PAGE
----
I decided that the idea of a dumpling involving a delicious pickled chili, one that is available and reliable nonetheless, could only be realized from a perspective ungoverned by its original inspiration.  Which brings us to, jalapeño popper dumpling.

I made a jadeite-green wrappers colored by green scallion puree, sturdy yet soft, smooth yet chewy, a proper capsule for a filling that is fully specked with spicy and peppery chopped pickled jalapeño and cubes of sharp cheddar cheese, each occupying tiny gooey pockets throughout a fatty pork filling that is brightened with fresh cilantro.  The compatibility between pickled jalapeño and cheddar cheese requires no dispute, but one does not tell you that when they’re in the company of ground pork, delivered in capsule-form, then further dipped into a spicy, briny and tangy reduction of its own pickling juice, this classic combo can be born anew.

Sometimes the destination isn’t where the starting point had intended.  And often times that pisses me off.  In this case, I am not.

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HOMEMADE INSTANT NOODLE MIX SERIES: INSTANT CREAM CHEESE SHIN RAMYUN/BUDAE JJIGAE MIX

WHY CREAM CHEESE?  BECAUSE COMPARED TO THE COMMONLY APPLIED AMERICAN SINGLES, CREAM CHEESE PROVIDES CHEESINESS AND CREAMINESS WITHOUT ADDED SALT.

WHAT:  Perhaps the most internationally embraced instant noodle of our time, Shin Ramyun, now homemade, thickened with cream cheese, and… also doubles as an instant budae jjigae mix.

WHY:  I wish to pay a tribute to the untimely passing of Anthony Bourdain, the original, the first and the last, who is perhaps, in the end, a great speculator without answers.  Here’s a dish from Korea, budae jjigae, which he had openly embraced and advocated for without irony, both being a mutated creation that exists on the tipping point of conflictions and yet, brings epiphanies and enjoyments to their subjects.  We will sorely miss him.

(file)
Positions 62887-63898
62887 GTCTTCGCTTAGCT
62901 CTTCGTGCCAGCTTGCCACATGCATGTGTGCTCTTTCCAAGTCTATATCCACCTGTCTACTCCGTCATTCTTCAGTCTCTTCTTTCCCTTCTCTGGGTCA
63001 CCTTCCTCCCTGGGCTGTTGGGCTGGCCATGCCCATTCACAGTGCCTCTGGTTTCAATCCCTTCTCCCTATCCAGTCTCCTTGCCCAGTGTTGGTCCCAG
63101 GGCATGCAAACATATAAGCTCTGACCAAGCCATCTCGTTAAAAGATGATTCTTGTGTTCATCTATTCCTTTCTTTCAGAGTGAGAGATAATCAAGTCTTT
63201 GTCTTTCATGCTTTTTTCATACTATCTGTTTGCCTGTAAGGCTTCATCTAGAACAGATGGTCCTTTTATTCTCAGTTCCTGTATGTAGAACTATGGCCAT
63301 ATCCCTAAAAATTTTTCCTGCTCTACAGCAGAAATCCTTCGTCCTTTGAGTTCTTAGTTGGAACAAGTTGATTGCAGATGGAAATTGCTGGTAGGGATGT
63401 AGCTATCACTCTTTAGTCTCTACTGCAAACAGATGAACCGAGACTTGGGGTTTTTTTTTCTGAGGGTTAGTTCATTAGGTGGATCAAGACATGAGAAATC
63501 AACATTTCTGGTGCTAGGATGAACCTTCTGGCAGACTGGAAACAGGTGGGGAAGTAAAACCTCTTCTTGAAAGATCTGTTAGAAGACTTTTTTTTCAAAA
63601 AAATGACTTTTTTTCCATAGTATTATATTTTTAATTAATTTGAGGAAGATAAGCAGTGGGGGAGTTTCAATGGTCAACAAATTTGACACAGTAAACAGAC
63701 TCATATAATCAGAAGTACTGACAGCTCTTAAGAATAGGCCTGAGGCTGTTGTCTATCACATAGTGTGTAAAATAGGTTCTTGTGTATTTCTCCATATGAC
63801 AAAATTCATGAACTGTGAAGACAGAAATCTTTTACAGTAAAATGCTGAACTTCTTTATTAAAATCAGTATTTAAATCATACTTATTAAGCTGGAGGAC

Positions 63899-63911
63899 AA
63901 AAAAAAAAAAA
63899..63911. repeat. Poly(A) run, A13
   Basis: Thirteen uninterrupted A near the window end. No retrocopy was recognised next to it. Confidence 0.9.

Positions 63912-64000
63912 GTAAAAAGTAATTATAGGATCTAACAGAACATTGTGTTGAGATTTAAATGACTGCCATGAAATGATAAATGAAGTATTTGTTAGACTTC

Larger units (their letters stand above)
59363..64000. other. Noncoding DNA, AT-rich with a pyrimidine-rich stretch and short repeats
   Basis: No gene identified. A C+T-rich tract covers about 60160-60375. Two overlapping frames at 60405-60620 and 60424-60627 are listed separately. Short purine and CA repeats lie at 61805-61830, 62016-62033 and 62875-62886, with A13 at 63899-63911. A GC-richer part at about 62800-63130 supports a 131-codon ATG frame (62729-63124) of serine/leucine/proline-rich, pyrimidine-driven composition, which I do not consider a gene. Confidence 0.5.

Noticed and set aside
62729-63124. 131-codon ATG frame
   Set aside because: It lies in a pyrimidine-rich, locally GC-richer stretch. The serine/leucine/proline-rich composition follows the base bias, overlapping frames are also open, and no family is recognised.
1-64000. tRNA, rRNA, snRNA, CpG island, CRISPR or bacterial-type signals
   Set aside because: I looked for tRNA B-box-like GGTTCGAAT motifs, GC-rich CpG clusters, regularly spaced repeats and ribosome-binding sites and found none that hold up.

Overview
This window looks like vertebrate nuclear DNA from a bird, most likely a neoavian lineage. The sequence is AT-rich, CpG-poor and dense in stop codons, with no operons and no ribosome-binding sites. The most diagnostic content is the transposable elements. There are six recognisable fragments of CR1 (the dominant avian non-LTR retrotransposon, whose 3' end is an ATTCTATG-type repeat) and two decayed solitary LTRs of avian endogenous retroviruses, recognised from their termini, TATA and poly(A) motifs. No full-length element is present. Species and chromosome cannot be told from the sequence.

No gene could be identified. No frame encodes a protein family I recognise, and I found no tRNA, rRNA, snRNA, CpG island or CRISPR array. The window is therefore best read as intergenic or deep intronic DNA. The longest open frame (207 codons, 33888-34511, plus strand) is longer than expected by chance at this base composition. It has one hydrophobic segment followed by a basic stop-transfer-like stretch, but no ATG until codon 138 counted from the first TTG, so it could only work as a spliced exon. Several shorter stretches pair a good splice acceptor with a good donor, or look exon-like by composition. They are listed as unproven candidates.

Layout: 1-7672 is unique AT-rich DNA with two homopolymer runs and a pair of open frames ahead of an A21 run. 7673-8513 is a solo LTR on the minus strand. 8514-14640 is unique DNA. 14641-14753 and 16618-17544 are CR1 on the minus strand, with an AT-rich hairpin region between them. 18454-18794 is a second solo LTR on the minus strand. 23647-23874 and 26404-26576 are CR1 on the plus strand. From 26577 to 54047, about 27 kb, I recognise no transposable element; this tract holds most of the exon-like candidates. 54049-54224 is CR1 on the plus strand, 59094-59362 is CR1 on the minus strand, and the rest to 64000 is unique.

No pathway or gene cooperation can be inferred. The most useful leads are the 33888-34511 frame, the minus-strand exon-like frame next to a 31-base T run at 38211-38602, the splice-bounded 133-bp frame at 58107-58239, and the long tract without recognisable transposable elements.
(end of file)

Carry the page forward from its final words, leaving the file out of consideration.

HOW:  The flavor profile of the base for budae jjigae and the instant noodle Shin Ramyun is, to no surprise, close siblings from the same family.  Both prominent on the fragrance and heat of Korean chili powder, smoothed by a bit of sweetness from fermented chili paste called gochujang, followed by subsequent notes of garlic, a bit of onion, and a hint of soy sauce.  By successfully creating a base for one, you would’ve done it for both.  But to aim at a higher end goal with more complexity, I like to approach the question from the perspective of budae jjigae.

There is perhaps nothing more ironical about making budae jjigae than to try to stay “authentic” with budae jjigae.  The spirit of the dish was founded on improvisation, creating something special from the givens, making lemonade.  I first set out to build the groundwork by rendering, browning and pureeing pancetta, anchovies and shitake mushroom powder, which are not traditional but they lay the common bricks for this type of Korean soup-dishes that are often a mixture of meat broth, dried seafoods and mushrooms.  Then guess what?  That’s all the cooking there is.  The only step left is as easy as blending it together with gochugaru (Korean chili powder), gochujang (Korean chili paste), garlics, onion and seasonings, then last but not least, cream cheese.  Why cream cheese?  Because compared to the commonly applied American Singles, cream cheese provides cheesiness and creaminess without too much added salt.  Not mention that it blends more effortlessly into any H2O-based substances.